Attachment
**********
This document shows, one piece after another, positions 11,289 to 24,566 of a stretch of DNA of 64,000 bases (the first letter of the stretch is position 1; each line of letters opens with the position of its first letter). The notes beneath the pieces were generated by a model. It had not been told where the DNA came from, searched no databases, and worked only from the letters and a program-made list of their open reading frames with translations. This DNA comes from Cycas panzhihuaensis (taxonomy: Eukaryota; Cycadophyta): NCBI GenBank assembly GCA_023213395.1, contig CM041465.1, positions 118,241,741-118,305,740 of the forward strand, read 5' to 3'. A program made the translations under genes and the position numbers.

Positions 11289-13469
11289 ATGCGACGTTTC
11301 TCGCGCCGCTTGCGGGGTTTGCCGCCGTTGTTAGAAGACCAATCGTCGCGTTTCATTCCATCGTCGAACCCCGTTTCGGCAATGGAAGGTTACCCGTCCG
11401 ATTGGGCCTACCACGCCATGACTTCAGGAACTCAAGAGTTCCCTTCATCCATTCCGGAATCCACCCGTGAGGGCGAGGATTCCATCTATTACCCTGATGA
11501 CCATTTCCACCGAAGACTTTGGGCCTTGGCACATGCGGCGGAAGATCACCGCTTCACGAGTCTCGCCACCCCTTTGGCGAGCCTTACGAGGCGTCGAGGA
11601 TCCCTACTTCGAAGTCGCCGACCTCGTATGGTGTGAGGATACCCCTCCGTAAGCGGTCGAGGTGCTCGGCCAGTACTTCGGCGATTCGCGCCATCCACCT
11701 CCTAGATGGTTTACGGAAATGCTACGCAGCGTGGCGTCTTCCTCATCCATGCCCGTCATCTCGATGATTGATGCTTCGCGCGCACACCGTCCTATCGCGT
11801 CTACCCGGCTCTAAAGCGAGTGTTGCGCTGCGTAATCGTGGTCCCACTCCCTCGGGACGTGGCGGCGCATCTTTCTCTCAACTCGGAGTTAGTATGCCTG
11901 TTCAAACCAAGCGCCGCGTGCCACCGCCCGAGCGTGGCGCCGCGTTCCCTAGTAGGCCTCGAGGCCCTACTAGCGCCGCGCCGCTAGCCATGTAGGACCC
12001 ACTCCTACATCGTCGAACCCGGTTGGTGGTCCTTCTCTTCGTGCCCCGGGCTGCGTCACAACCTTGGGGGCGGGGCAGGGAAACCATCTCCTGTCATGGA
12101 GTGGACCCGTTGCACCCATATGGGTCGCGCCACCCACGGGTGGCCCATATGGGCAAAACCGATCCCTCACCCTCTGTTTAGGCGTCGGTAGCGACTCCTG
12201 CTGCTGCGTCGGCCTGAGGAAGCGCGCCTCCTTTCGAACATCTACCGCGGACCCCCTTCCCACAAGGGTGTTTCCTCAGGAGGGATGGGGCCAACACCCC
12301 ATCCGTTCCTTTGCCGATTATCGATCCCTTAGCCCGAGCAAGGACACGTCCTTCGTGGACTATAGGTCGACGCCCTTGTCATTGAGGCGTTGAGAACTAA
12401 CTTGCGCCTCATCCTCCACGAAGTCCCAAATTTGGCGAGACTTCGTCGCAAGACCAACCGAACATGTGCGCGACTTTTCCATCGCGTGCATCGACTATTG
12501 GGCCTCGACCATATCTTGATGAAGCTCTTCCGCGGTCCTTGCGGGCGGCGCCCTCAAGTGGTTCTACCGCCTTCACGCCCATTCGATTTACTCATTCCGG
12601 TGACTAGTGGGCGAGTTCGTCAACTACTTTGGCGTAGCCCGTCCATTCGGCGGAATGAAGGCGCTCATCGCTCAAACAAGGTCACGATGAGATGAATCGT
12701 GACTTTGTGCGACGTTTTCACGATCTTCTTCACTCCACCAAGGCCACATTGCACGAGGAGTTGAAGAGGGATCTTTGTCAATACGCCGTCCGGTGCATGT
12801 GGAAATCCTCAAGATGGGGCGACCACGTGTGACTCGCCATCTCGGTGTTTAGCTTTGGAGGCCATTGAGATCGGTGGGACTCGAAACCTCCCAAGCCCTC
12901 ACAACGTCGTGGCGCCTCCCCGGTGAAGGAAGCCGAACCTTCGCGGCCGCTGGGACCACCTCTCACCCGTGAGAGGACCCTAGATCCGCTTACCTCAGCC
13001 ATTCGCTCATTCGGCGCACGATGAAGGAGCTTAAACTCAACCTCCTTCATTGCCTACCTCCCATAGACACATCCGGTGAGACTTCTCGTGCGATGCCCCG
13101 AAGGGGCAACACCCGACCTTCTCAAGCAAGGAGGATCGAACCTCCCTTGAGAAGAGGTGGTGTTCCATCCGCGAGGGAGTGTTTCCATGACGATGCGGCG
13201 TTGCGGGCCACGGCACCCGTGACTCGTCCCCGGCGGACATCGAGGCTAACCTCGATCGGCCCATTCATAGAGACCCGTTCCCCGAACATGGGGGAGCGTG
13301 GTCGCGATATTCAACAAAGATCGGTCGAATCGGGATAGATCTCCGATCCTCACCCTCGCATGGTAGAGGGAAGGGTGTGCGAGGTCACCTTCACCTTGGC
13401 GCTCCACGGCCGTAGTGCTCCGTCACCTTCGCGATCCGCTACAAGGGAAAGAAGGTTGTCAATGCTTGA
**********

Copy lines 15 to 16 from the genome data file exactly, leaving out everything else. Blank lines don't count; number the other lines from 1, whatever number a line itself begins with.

12401 CTTGCGCCTCATCCTCCACGAAGTCCCAAATTTGGCGAGACTTCGTCGCAAGACCAACCGAACATGTGCGCGACTTTTCCATCGCGTGCATCGACTATTG
12501 GGCCTCGACCATATCTTGATGAAGCTCTTCCGCGGTCCTTGCGGGCGGCGCCCTCAAGTGGTTCTACCGCCTTCACGCCCATTCGATTTACTCATTCCGG